1. The appellant successfully appealed pursuant to s 217 of the Act against the decision of the Tribunal that had awarded costs against her. Her Honour, Justice Atkinson, allowed the appeal and ordered that the “…costs order should be remitted to the Tribunal to be decided in accordance with the law set out in these reasons”.[1]  The first respondent was ordered to pay the appellant’s costs of and incidental to that appeal.  The basis of that decision was that the Tribunal was obliged by s 202 of the Act, when making a costs order in default of appearance at the hearing, to consider whether the failure to appear was “without reasonable excuse”.
  1. The remitted hearing on costs was heard in the Anti-Discrimination Tribunal by Member Robert Wensley QC on 11 July 2006 and the appellant was able to address the issues as to whether she had reasonable cause in relation to her failure to appear.
  1. On 30 March 2007, the decision of the member on the costs issue was handed down whereby the appellant was ordered to pay $28,168.25 in relation to the two complaints which had been dismissed on 22 August 2005.
  1. On 23 April 2007 the appellant lodged an appeal against that decision on a number of grounds which can be summarised as follows:
  1. The decision was an improper exercise of the power conferred by the enactment under which it was purported to be made and in particular the Tribunal failed to consider the factors in s 213(3), failed to exercise the discretion as required by the Act and continually failed to appoint legal representation for the appellant and her son.
  1. There has been a breach of the rules of natural justice in relation to the making of the decision in that the appellant’s son was denied youth advocacy, the decision maker was biased and the hearings were complex, intimidating and lengthy.  In particular the appellant alleges that the tapes of the hearing before the Tribunal President were severely edited and were only received by her three weeks before the final hearing.
  1. The decision was unreasonable because the appellant is impecunious and the proceedings related to a child.  The appellant also alleges that the proceedings were complex, stressful and intimidating.  The appellant also states that the Tribunal had indicated that the costs order is only against the appellant’s juvenile son and not the appellant herself. 
  1. The appellant seeks orders that the costs order of Member Wensley QC be quashed, that the identity of the appellant and her son be suppressed, that compensation be awarded, that the Government provide extensive rehabilitation, that all unedited audiotapes and transcripts be released to the appellant, and that a report be prepared in relation to the courtroom evidence and transcripts.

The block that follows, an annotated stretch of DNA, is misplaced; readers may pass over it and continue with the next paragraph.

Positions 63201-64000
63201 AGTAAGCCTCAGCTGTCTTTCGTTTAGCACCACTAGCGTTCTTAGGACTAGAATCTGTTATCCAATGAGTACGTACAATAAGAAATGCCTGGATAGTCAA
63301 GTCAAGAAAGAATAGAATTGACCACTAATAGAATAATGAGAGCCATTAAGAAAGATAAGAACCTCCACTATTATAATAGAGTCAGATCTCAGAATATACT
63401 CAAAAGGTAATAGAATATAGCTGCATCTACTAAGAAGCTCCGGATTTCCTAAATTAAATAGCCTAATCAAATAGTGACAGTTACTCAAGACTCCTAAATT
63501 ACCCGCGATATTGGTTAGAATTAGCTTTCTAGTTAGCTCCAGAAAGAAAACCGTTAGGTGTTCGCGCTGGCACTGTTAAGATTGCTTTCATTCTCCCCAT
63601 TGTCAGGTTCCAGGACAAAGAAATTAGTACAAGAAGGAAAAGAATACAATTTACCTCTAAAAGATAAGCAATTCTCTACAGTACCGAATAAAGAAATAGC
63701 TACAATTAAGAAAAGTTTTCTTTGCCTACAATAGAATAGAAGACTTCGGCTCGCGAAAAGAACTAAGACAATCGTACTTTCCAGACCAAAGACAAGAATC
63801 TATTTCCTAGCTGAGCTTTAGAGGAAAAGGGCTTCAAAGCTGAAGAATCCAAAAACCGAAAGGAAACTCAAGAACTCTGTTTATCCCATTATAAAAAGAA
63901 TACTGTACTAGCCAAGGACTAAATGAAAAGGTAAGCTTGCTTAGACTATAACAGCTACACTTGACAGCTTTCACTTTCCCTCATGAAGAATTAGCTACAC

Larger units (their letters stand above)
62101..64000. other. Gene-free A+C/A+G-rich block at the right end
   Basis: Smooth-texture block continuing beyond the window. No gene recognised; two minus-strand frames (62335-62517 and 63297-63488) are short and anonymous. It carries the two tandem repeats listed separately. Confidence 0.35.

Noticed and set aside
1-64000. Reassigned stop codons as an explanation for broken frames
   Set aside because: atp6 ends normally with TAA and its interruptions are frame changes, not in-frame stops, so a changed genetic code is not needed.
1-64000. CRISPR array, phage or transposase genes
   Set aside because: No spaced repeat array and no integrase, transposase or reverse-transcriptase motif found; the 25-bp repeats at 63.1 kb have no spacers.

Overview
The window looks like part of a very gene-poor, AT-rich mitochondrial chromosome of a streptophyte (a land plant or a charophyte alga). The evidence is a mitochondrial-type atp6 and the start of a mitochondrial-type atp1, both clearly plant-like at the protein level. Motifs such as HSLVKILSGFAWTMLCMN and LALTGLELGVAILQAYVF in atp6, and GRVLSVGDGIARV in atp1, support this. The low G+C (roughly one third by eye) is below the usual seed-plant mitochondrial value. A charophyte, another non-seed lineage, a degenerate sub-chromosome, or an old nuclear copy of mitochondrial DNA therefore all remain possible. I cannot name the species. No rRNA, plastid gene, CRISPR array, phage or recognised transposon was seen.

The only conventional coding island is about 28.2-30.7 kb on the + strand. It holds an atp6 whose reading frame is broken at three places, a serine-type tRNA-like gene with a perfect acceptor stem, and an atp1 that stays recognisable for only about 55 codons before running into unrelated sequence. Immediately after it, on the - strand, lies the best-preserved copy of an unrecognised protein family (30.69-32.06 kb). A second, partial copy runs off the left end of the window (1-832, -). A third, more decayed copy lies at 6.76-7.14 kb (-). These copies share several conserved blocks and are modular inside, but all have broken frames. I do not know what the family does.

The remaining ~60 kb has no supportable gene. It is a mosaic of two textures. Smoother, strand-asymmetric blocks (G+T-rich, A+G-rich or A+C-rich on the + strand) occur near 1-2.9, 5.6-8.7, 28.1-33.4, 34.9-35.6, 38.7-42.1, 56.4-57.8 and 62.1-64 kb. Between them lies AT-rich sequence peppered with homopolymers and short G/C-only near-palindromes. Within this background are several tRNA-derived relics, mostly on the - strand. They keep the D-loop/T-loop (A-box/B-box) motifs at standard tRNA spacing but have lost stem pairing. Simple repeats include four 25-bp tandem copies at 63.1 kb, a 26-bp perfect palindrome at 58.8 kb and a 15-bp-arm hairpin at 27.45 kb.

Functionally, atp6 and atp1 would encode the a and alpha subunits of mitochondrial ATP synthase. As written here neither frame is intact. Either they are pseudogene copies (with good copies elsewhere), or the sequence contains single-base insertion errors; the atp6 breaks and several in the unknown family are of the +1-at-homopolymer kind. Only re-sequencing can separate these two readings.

1. The appeal was heard in the Applications list on 25 May 2007 when the appellant made oral submissions based on her written submissions dated 19 May 2007. Both parties then made further written submissions within 14 days.

Statutory basis for appeal

  1. An appeal lies to the Supreme Court on a question of law. The right of appeal is set out in s 217 of the Act, ss (1) of which provides:

(1)  A party to a proceeding before the tribunal may appeal to the Supreme Court against a tribunal decision on a question of law.”

  1. Section 218 sets out the powers of the Court on an appeal:

“The Supreme Court on the hearing of an appeal may -

(a)affirm, vary or quash the order or decision appealed against; or

(b)substitute, or make, in addition, any order  or decision that should have been made in the first instance; or

(c)remit the matter to the tribunal for further hearing or consideration or for rehearing; or

(d)make any order as to costs or any other matter considers appropriate.”

Power to award costs

  1. The relevant provisions of the Act relating to costs are sections 202 and 213.

202Party fails to attend hearing

(1) If a complainant, without reasonable excuse, does not attend a hearing, the tribunal may dismiss the complaint and order the complainant to pay costs to the respondent.

(2) If a respondent, without reasonable excuse, does not attend a hearing, the tribunal may do 1 or both of the following –